Pears were formed in 2013 by vocalist Zachary Quinn and guitarist Brian Pretus, friends who had already a musical history together, and with bassist Alex Talbot who swiftly joined the band, through previous band The Lollies. Initially the line-up was completed by friend and drummer John Bourgeois and after weeks of practice and honing songs, Pears hit the stage for the first time supporting Off With Their Heads, who the members had played with before as The Lollies. The departure of Bourgeois a little time after that first show led to the recruitment of Tim Harman. Go To Prison came next, the album receiving a digital release before having a North American vinyl unveiling through Off With Their Heads mastermind, Ryan Young via his podcast/label, Anxious And Angry. The band undertook their first full US/Canadian tour soon after and has continued to ravage audiences with shows and tours which have included stage sharing with the likes of The Dwarves, Red City Radio, Off With Their Heads, The Dirty Nil, Night Birds, The Atom Age, Iron Chic, Iron Reagan, The Queers, Suicide Machines, Lower Class Brats, Direct Hit! and numerous more. Now Europe gets to feel their presence through Go To Prison, a release being backed by a European tour in February.

Less than a minute of pure punk rage and devilment opens up the album; You’re Boring roaring in ears and battering the senses with vocal confrontation, punishing rhythms, and coarse riffs; coverthis all wrapped in an anthemic infectiousness. It is a bitch slap of a start awakening attention and appetite ready for offerings like Victim To Be which instantly takes over. Teasing with a potent melody initially, the song erupts, relaxes with that first coaxing once more, and erupts again with a cantankerous and energetic stroll of spiky pop punk. Quinn stamps his vocal feet across the song, backed well by the mellower tones of both Pretus and Talbot, whilst beats and hooks similarly have an attitude to match the character of the vocals. The potency of the album’s opening continues with the song and is soon elevated thanks to the agitated character and imagination of Breakfast. It twists, flirts, and storms the barricades with precise hooks and snarling belligerence providing another inescapably catchy provocation.

The fierce yet again virulently insatiable Sycophant has complete control of body and soul next, its stabbing riffs and beats barely deflecting pleasure from the blend of seventies glam pop hooks, think Sweet’s Hellraiser, and Madball/Vandals like causticity. The track romps with menace and mischief in its heart softening up senses and emotions ready for the sour pop punk of Forever Sad and the more metal spiced of Framework, another pair of tracks magnetically and creatively gripping feet and thoughts. The first of the two has a feel of The Replacements to it in many ways, yet as the album, casts its own identity ultimately, whilst the second rages and bristles with a volatility which just fascinates as it abrases for another thoroughly enjoyable raging.

Terrible is simply hardcore soaked punk rock with a smile in its heart and a grudge in its presentation, its intimidation whetting the appetite for the next up cover of Judy Is A Punk. The band do little with it but still it sounds new and distinct to Pears, which tells you all you need to know about the potency of their core sound.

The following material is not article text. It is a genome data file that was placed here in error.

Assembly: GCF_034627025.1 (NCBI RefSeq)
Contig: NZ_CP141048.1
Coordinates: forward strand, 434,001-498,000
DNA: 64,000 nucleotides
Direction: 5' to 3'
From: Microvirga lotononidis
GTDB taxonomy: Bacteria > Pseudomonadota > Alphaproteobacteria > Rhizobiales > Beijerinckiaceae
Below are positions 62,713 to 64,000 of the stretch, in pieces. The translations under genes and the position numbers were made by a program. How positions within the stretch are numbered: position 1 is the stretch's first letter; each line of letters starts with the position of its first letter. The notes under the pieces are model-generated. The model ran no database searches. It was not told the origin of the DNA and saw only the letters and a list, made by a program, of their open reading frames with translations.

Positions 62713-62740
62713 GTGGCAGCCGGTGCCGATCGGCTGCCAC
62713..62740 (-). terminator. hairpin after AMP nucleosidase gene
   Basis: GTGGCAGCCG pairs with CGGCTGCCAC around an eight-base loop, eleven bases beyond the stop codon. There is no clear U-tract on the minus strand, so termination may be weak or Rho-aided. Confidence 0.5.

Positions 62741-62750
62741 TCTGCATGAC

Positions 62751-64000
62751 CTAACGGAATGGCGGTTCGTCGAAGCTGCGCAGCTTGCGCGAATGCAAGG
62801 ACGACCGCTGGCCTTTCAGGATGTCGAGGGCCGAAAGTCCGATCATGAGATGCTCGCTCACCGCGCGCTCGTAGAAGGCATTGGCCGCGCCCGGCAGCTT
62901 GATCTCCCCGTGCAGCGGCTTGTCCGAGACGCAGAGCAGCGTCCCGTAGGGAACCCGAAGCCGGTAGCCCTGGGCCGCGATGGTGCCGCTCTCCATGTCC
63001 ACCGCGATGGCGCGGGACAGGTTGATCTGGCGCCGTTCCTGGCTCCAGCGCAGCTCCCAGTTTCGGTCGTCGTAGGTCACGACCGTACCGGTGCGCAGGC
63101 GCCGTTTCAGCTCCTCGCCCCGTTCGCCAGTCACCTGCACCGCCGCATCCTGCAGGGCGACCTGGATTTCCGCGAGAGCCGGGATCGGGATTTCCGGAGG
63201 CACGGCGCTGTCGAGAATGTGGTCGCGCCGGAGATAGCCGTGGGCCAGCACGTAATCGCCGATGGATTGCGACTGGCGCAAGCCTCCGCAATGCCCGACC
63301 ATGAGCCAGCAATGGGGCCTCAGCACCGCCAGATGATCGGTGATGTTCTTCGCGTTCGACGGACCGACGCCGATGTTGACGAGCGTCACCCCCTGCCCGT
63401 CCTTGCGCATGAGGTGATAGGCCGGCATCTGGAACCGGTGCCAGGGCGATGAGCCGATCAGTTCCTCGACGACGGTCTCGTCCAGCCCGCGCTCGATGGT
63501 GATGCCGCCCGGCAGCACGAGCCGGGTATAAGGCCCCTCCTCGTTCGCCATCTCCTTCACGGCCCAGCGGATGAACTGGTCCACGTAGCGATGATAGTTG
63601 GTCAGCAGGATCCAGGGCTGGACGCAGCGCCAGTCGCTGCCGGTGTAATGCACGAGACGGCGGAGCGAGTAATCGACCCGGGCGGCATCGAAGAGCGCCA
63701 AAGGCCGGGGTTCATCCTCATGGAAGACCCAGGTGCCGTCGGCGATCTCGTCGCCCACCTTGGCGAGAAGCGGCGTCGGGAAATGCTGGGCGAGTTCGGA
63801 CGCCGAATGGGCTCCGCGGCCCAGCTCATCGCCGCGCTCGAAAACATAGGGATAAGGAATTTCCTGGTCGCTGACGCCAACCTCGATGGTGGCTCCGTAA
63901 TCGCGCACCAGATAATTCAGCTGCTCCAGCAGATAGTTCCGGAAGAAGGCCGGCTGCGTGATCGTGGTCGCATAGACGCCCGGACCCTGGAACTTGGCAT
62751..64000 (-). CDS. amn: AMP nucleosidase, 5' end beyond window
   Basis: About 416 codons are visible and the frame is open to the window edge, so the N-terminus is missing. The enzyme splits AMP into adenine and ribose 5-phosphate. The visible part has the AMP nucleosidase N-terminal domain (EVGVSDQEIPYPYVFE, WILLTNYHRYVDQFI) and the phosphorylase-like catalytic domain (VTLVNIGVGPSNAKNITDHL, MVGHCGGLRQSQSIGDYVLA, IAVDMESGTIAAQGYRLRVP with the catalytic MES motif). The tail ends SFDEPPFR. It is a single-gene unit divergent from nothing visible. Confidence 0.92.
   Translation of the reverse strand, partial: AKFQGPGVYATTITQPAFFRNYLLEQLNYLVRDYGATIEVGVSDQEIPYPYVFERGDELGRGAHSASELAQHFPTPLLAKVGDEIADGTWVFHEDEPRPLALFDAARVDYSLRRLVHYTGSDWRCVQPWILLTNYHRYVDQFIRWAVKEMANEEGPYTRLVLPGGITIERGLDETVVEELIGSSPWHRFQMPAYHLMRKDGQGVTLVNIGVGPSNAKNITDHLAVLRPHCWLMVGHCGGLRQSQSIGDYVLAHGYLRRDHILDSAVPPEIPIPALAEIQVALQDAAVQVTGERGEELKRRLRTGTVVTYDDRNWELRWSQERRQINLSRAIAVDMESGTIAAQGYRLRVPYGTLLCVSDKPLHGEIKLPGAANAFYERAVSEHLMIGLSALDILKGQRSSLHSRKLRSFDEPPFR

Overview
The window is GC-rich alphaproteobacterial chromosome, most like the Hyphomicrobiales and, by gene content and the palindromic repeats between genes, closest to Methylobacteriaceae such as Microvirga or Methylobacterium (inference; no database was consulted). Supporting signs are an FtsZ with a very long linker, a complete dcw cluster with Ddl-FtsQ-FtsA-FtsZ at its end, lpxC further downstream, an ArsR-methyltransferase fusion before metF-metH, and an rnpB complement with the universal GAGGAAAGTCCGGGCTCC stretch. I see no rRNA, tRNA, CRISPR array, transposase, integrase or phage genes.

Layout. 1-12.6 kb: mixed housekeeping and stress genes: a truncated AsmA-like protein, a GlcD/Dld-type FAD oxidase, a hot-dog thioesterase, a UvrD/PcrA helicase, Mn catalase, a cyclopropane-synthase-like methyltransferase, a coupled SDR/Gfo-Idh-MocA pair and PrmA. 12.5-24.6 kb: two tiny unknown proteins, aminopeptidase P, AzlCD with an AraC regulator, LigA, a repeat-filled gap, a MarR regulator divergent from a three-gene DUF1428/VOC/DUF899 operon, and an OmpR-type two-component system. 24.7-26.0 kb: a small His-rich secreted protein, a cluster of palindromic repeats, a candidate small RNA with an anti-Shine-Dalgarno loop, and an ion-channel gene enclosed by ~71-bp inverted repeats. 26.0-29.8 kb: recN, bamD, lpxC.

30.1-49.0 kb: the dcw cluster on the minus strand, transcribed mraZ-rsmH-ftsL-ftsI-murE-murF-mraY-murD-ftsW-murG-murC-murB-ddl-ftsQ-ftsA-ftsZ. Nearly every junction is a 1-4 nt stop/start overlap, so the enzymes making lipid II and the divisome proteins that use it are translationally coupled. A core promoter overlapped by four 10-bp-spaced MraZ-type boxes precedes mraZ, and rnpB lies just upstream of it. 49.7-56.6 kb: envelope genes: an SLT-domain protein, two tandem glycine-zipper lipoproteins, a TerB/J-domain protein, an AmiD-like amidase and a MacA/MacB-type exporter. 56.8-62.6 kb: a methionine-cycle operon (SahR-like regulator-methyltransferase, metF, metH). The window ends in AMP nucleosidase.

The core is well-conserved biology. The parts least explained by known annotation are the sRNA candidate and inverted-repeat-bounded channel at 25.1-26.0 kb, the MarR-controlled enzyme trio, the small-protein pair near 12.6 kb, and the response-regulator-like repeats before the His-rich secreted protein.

The album ends with firstly the highly flavoursome badgering of Little Bags, an accomplished slice of punk which just gets stronger and more anthemic with every second, and lastly the excellent Grimespree. It is the most adventurous song on the album, taking its opening rage and bruising presence into a part doom, part post punk exploration which takes a strong song into being an outstanding proposition.

Go To Prison is a must for all punk fans, something to feel invigorated and nostalgic with whilst riding a whole new breath of punk rock rebellion.

Go To Prison is available on CD/Vinyl via Gunner Records from Jan 30th. Get it digitally from http://pearstheband.bandcamp.com/album/go-to-prison

https://www.facebook.com/PEARStheband

RingMaster 29/01/2015

Copyright RingMaster: MyFreeCopyright

Listen to the best independent music and artists on The RingMaster Review Radio Show and The Bone Orchard from

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Dark corners and caustic intent: an interview with Varicella

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A maelstrom of ravenous intensity and demonic caustic caresses, the debut EP from US industrial band Varicella has brought an uncompromising destructive start to the year. Released through the impressive emerging underground label Bluntface Records, We Belong Dead was a predator of old school eighties style industrial which experimented with and pushed brawling sonic boundaries. Taking the opportunity to find out more about the project through founder Chris Bollinger and guitarist Chris Pasquarelli, we looked at the release, the origins of the band and horror movies…

Welcome to The RingMaster Review and thanks for talking with us.

Varicella – Thank you! And thanks for giving us the chance to talk with you! We appreciate the opportunity.

For the uninitiated, tell us about Varicella, its beginnings, and the inspiration for the project.

Chris Bollinger – Well this is going to be a “really” long story, and I will try to shorten it as best I can, LOL. Varicella is at the moment, a two person industrial/metal/electronic dance music/experimental band. And when I say at the moment, I mean, that we did have a bassist who also did some synth work. He was responsible for a decent amount of what the band sounds like now. But sadly, we had to let him go from the band, and that’s all I’m going to say about that. We do hope to add a live bassist and drummer at some point, but it is hard finding the right people who fit and so forth.